Sunday, February 22, 2009

Interview with the Vampire

I have adored this book since I was in middle school. It was the first vampire novel I read and I read it all within a day. My young teenage frame of mind still didn't know a lot about the world and those who lived in it. I had barely experienced life and still to this day I have barely any experience worth mentioning. But I certainly have more experience then I did ten years ago.

The outline of the story is an interview with a vampire, Louis, who tells his life tale. He describes his human life, the briefness of it compared to his actual age, and the heartbreak he experienced then when his younger brother died. Then he moves into his immortal life and tells of love found and loss and ultimately his 'loss' of emotion which so many other vampires both prized and feared.

It's a heavy book and I have found over the past ten years that each time I read the book I come to understand it a bit more. We'll stick to my thoughts of the book this time around so as not to get confused.

There are three very large subjects in the book that reach out to me.
  1. Religion
  2. Emotions
  3. Sense of loss
I was brought up as a Roman Catholic and understand the compulsive thoughts that cross a devoted Catholic's mind when coming to obstacles that may be 'sinful'. I've seen Catholic's much more religious than myself who are driven by it. Their entire lives are without impulse but their idea of what God might want of them. The fear of ultimately being 'evil' and going to hell can be very strong. When I was a child, it horrified me. I would cut off my arm if I knew it would prevent me from being evil or going to hell. As I got older and grew distant with religion that fear died but I understand it.

Louis seems so transfixed on the idea of religion and whether or not being a vampire has made him evil or a child of Satan.
The entire conversation of religion between Louis and Armand towards the end of the book is fascinating and well thought out. But this is Anne Rice we're talking about, everything she writes is thought out with very little room for wonder because she's a stickler for detail.

The emotion Louis feels is displayed as a rarity for vampires. Most seem to exist without much feeling of worry, stress, love, or sadness. But Louis feels all of this and to the utter extreme. He reminds me a lot of the character May in The Secret Lives of Bees which I read prior to this. She too had an enormous amount of emotion that ultimately caused her demise. Louis feels for everything and even inanimate objects seem to make emotions arise.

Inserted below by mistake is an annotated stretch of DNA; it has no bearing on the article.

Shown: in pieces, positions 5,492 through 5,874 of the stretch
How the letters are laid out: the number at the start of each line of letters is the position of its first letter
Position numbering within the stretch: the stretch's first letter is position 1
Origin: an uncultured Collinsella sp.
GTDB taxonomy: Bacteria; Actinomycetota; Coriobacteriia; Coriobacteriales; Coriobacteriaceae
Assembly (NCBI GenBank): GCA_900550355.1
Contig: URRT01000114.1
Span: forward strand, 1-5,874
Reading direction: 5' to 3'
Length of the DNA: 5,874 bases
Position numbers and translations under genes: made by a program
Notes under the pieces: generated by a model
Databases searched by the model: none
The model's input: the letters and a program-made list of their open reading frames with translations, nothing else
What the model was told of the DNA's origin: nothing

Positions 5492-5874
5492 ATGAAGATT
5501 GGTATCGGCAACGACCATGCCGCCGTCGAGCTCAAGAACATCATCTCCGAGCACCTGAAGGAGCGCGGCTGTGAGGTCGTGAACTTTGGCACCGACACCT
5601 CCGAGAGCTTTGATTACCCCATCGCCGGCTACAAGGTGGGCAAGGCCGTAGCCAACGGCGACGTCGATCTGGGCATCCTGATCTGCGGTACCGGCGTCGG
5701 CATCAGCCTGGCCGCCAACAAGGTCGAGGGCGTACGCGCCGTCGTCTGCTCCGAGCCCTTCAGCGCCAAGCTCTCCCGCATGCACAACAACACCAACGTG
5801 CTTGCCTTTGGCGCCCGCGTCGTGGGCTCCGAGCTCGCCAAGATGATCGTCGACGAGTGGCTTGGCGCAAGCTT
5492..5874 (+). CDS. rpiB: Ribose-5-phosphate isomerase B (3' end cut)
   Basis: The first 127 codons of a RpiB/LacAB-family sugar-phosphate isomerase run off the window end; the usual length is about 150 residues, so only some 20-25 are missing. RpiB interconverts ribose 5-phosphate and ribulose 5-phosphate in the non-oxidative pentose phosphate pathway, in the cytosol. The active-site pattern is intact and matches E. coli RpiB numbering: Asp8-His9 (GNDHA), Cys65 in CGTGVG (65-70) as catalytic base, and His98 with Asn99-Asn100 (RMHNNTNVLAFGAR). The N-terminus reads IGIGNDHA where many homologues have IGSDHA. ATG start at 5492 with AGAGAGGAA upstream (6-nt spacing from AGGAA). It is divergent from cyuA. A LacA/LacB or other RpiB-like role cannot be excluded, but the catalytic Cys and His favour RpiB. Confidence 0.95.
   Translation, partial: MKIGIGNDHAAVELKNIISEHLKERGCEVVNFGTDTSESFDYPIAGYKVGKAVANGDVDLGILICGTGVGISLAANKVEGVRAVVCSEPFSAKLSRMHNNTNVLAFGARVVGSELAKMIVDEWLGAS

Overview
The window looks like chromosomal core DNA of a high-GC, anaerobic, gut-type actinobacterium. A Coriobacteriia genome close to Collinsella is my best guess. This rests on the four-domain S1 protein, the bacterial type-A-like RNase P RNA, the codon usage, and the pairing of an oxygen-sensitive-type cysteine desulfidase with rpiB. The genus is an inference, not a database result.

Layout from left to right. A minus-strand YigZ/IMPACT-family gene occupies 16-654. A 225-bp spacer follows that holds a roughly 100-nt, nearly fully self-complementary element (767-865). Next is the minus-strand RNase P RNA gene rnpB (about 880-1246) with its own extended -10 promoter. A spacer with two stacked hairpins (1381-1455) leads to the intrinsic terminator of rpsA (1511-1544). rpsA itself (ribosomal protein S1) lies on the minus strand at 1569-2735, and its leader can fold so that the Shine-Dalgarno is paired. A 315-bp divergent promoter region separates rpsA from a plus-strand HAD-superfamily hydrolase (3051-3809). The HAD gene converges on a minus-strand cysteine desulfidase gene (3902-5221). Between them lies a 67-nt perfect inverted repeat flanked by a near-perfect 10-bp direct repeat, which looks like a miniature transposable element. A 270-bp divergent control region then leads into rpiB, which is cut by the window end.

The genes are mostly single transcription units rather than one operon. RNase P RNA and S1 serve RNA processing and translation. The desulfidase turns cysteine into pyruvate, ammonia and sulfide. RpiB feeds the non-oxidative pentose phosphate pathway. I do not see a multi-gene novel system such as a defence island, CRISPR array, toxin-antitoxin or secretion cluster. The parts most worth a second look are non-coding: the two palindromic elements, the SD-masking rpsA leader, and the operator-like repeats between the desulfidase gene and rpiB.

A few years ago my boyfriend at the time had pointed out that I was a very emotional creature. I felt every emotion, even for things that didn't deserve to have my emotion. It was a blessing and a curse. A blessing because you can understand people better in the long run. You can see how they work a little more. See where their mind is going. And you can easily shell out different ideas for advice. But it becomes a curse when you're the one left hurt and upset by things out of your control.

Louis life seems to be surrounded by events that are clearly out of his control and yet he blames himself or feels the sadness towards the events. It makes him out to be a very whiney depressing person.

The sense of loss which appears on and off through the entire novel ties into the emotion. Louis, having such a clear tie to emotion, feels for each loss he experiences. Deaths in his family, deaths of servants, death of himself, death of his victims, the mortal death of Claudia, the immortal death of Claudia, the repetitive 'deaths' of Lestat. It isn't until Claudia is killed that his emotion seems to snap and he simply feels numb. That portion of the book reminds me of notes taken in a classroom. Points of each action taken in his life. I went here, then I went there, then I lived there. No emotion left him dull and dry. I can almost relate to this. I know that when I experience death I go through a period where I feel numb. Nothing excites me, their all just pinpoints of events written down for each day of my life. But I eventually grow back into feeling and abandon the numbness I had been plagued with. I become alive again.

Louis doesn't seem to return to life. Armand hopes that events will stir Louis back to life but they don't seem to happen. With that, Louis becomes an even more depressing character and I understand why there is only one book of his. The story is out but now he has no emotion so who really wants to hear what else he thinks when all thoughts are bland? It's better to see his actions through the eyes of other characters.

Anne Rice is a beautiful writer. She has a firm grip on the English language and I've always admired her ability to do so much research on past lands and times so that when they are included in her stories they seem to be factual. This is why she's the Queen of Vampires. I only wish that she would return to writing about vampires. I adored her books all through middle school and high school. They would always bring me solace from my own sensitive emotions. I turn to the Vampire Chronicles again for that same solace they once provided. These economic times are hitting me and my family very hard. I need all the comfort that I can get.

Next Up:
Unsure... either Jane Eyre, Sense and Sensibility, or The Vampire Lestat

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